The keynote speaker, Pulitzer Prize-winning author Robert Olen Butler, spoke about cinematic technique as it applies to novels. He used examples from Dashiell Hammett’s The Maltese Falcon and Charles Dickens’ Great Expectations (the latter, being published in 1861, obviously didn’t draw from film for inspiration, but nonetheless used the novel’s equivalent of establishing shots, slow motion, etc.). It was a great talk.

Butler’s latest novel, The Hot Country, is available from Mysterious Press and features an early 20th century war correspondent, Christopher Marlowe Cobb, who travels to Mexico during that country’s civil war and witnesses a priest being shot.

Megan Abbott may be the best panel moderator in the history of panel moderators. She’s funny, smart and keeps things moving. The True Crime panel with her, Alison Gaylin, Wallace Stroby and Dennis Tafoya was a clear standout. David Fincher’s 2007 film Zodiac was singled out several times for being an excellent true crime movie, a sentiment I completely agree with.

In the one-one-one interviews, Jeremiah Healy did a great job interviewing Otto Penzler (of Mysterious Bookshop and Mysterious Press fame), while Swierczynski did an incredibly entertaining interview with Block. The Swierczynski-Block interview was, hands down, the funniest hour of the show.

When Swierczynski pointed out that Block’s career started with Gold Medal paperbacks, which many people didn’t consider to be “real books,” and is now in the era of e-books, which many people don’t consider to be “real books,” Block responded with: “Right. I’ve been writing not-real books for over 50 years.”

The interview touched on Block’s use of pseudonyms, the speed with which he writes, the number of countries he’s visited (about 160, though “now, we’re finding that staying at home is a perfect way to prevent jet lag”), and much more.

Block’s dry sense of humor was evident throughout. Discussing one particular editor, he said, “I never met him, and I’ve always been grateful for that.” And when people ask him how he wrote a book, his answer is, “I took those particular words and put them in that particular order.”

Block said the books he’s probably most proud of are When the Sacred Gin Mill Closes (1986, featuring private investigator Matt Scudder) and Small Town (2003, a stand-alone novel).

I could go on and on, since nearly every panel, interview and speaker could qualify as a “highlight.” (I really should mention the final panel, Crime in Primetime, which featured extended discussions of the television series Breaking Bad, The Shield and Hill Street Blues. Terrific stuff.)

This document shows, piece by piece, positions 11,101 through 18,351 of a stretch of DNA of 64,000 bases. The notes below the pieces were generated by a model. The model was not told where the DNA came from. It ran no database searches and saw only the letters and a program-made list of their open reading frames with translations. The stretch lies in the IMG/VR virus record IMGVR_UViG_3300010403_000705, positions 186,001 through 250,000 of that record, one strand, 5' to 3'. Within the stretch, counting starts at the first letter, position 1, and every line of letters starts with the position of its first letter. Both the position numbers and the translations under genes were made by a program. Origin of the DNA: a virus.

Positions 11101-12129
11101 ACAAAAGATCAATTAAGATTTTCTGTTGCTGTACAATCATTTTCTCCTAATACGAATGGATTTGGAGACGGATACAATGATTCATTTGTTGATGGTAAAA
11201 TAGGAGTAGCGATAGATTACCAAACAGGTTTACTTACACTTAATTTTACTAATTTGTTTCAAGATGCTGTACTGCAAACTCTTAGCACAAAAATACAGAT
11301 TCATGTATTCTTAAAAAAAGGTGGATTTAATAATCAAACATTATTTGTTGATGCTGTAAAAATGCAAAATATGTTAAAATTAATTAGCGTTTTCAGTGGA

But for me, the best part of NoirCon was meeting so many great people, including the incredibly down-to-earth Mr. Penzler, David Corbett (I took his class at LitReactor earlier this year and he’s a wonderful teacher), fellow Temple alum Jon McGoran (whose tremendously cool-sounding book Drift will come out in July), Dustin Kurtz (marketing manager at Melville House, who was kind enough to help me find a great book for my wife: Death and the Penguin by Andrey Kurkov), Peter Farris (author of Last Call for the Living), Shannon Clute (of NoirCast.net), Liam José (of CrimeFactory) and William Lashner (who is hilarious and made the Jewish Noir panel a riot).

UPDATED: For more about NoirCon, check out:

Gallagher has also posted some clips to YouTube. Here’s a 27-minute clip from the keynote address by Robert Olen Butler:

Here’s a 30-minute clip from the Swierczynski-Block interview:

And here’s a four-minute clip of Block from the awards ceremony, in which he discusses David Goodis:

Killing Yourself to Survive

David Corbett‘s short story collection Killing Yourself to Survive — described as “seven stories of desperation and death” — is out today. (Here’s the book on Amazon.) I took a class (“Writing Crime Fiction”) that Corbett taught earlier this year on LitReactor.com, and he’s fantastic, so I’ll be reading this one with enthusiasm.

Corbett’s novels include Do They Know I’m Running?, Blood of Paradise, Done for a Dime, and The Devil’s Redhead. He’s also been featured in numerous short story anthologies.